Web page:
The final chapters of our lives are written a day at a time, every day. This is because most of us do not have any idea just how many days we are given in life. As a child I remember the intro into to some Western on television that spoke to this fact. I do not remember the specific line but it mentioned how each second that passed we did not know if it would be our last.
There are websites where a person can plug in medical history, family history, social history, etc. and it will predict a day, hour, and second of your demise along with the methodology of death. It is a fun exercise though of little practical value. The last one I completed had me passing at age 93, in 2050 in my sleep. Just for fun I went back and retook the test and this time did not answer truthfully, instead answering with made up parameters. For instance, I answered that I regularly participated in Skydiving, that I drank a 6 pack of beer, a glass of wine, and a cocktail everyday, and never exercised. Thinking by doing this I was cooking the books, I would shave years off, I was totally confused by the outcome: the result had me living another 4 years longer than the truthful test.
This got me to thinking. What would I do with 4 extra years: Would I work 4 years longer before retiring? Would I save more money for retirement so I could enjoy 4 years of fun. A longer life doesn’t necessarily equate to a better life. I marvel at people who live many years after retirement. Some of the people I knew as a Chaplain had spent more years in retirement than they did working. One gentleman retired at 55 years of age after 40 years in a steel mill, and was now 96 years of age when I met him. These years were bonus time for him because he had a comfortable union pension and he was on his own time.
The last quarter of life has been described by some as the Golden Years for the last fleeting rays of sunlight during the day. Many retirement communities and nursing homes have a euphemistic title which includes a reference to the end of the day– titles like sunset, twilight, or Evenwhatever. I feel this is a false term or misnomer for my final quarter, or bonus time call retirement. I want my final quarter of life to be purposeful and meaningful like no time before in my life. I have literally been preparing for this bonus time my whole life.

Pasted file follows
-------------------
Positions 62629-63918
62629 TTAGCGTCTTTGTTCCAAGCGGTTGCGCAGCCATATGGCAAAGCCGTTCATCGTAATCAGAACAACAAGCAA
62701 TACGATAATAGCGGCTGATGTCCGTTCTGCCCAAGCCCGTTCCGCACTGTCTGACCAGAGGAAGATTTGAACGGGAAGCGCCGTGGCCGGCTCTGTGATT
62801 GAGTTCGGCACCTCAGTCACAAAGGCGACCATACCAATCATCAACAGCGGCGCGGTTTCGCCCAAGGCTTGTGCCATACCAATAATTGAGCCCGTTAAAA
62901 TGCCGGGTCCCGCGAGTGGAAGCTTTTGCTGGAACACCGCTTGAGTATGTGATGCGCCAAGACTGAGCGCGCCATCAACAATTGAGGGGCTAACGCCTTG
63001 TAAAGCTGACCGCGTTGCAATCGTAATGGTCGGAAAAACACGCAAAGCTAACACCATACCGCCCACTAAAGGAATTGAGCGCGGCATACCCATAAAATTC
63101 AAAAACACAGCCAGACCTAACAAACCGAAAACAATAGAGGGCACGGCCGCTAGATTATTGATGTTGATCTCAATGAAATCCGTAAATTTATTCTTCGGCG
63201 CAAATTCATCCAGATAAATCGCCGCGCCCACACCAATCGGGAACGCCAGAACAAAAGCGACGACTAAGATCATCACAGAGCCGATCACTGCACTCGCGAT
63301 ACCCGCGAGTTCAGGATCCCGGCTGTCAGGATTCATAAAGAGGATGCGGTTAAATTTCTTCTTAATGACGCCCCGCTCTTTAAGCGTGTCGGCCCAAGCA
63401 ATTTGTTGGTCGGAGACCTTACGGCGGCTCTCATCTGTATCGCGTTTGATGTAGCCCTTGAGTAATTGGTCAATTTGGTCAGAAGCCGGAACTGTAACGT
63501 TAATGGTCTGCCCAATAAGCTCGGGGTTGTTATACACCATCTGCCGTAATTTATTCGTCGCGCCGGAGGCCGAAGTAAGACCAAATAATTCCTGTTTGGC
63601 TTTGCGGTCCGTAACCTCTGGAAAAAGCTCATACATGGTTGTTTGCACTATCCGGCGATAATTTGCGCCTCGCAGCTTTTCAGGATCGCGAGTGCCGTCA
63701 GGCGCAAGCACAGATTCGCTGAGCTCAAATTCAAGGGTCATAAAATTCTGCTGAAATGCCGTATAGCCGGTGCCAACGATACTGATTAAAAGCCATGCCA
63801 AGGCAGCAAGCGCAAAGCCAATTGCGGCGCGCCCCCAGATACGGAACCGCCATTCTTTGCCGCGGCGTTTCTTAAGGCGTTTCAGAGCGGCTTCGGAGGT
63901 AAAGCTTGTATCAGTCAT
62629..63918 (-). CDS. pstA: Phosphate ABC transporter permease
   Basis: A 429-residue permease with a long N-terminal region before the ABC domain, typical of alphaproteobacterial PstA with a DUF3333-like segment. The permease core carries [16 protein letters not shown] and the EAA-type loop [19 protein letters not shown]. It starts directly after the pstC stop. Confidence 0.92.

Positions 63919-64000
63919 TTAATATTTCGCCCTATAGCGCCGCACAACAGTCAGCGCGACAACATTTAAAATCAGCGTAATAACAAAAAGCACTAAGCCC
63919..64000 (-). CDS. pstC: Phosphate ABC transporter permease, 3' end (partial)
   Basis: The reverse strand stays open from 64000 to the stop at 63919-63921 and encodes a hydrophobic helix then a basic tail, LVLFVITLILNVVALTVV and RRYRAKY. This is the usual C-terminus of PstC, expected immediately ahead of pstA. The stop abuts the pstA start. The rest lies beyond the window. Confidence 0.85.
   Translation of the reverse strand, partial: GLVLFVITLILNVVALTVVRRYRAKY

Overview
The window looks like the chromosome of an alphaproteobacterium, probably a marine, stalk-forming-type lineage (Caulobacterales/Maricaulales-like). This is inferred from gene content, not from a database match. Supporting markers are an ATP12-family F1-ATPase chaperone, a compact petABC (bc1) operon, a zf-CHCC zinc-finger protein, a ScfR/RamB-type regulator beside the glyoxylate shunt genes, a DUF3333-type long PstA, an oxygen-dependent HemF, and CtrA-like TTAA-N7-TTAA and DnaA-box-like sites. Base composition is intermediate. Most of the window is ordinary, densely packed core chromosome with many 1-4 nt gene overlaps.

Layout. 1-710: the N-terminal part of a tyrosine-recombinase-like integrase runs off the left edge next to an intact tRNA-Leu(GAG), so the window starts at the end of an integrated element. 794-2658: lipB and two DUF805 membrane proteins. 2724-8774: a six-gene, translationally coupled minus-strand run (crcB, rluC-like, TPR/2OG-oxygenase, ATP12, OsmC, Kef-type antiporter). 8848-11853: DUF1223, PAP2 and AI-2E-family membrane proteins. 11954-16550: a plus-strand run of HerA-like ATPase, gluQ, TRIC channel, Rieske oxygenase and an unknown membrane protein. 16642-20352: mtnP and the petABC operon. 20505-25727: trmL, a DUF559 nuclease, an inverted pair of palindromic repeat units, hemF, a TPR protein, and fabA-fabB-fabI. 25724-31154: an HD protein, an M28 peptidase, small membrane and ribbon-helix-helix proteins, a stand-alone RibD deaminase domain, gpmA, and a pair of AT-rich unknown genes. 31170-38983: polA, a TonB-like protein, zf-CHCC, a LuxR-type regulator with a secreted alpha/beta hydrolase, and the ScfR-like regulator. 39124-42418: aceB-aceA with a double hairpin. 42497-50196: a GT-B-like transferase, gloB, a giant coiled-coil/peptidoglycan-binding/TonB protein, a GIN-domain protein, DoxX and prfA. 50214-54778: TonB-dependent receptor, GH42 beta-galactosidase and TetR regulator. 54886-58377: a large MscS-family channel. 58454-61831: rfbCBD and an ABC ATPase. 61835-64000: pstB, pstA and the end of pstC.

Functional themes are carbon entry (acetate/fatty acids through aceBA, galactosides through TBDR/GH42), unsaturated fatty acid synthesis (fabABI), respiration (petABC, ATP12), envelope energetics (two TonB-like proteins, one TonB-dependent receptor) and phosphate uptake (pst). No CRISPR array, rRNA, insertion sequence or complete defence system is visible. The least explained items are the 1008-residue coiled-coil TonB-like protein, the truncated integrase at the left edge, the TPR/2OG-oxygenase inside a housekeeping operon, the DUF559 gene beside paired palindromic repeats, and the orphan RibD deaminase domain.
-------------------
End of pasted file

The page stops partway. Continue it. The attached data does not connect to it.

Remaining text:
This is why I have nicknamed my final quarter of life, dawn, first light, or daybreak. At 56 years young, soon I will presumably entered my final quarter if I have not already. The average lifespan in 2006 of an Adult Male was about 78 years which means if I beat it, I have 25 to 37 years (if you believe the website date for my demise) left to build my legacy in life or bonus time.
When I was in school I always like getting additional time, particularly at the last minute to finish an assignment even when I had my homework completed. This tells me that in life, the bonus time of retirement or old age should be viewed in the same way, as extra time to complete our life purpose and add to our accumulations in life. Often times I did not do any additional work to my assignments during bonus time, but sometimes it allowed me to pull a project out of the fire and get it completed when I was off track and running out of time. Bonus time sometimes mean better project.
What we accumulate in life and especially in Bonus time are memories, friends, knowledge, and legacy, things we accumulate so we can leave them behind for others. This accumulation become our legacy, or the way we stake a claim to the fact our lives meant something. My grandpa Thorn Oliphant who was a farmer, staked a very unusual legacy in the last year of his life when he allowed me to plant peach pits on his farm at 91 years of age. He told me up front that he would not ever taste the fruit from the trees but he enjoyed the thought of how I would have great pleasure eating the peaches and how I would think of him whenever I bit into one of his peaches
My dawn is coming and I am going to plant peach trees for someone to think of me and share in the joy.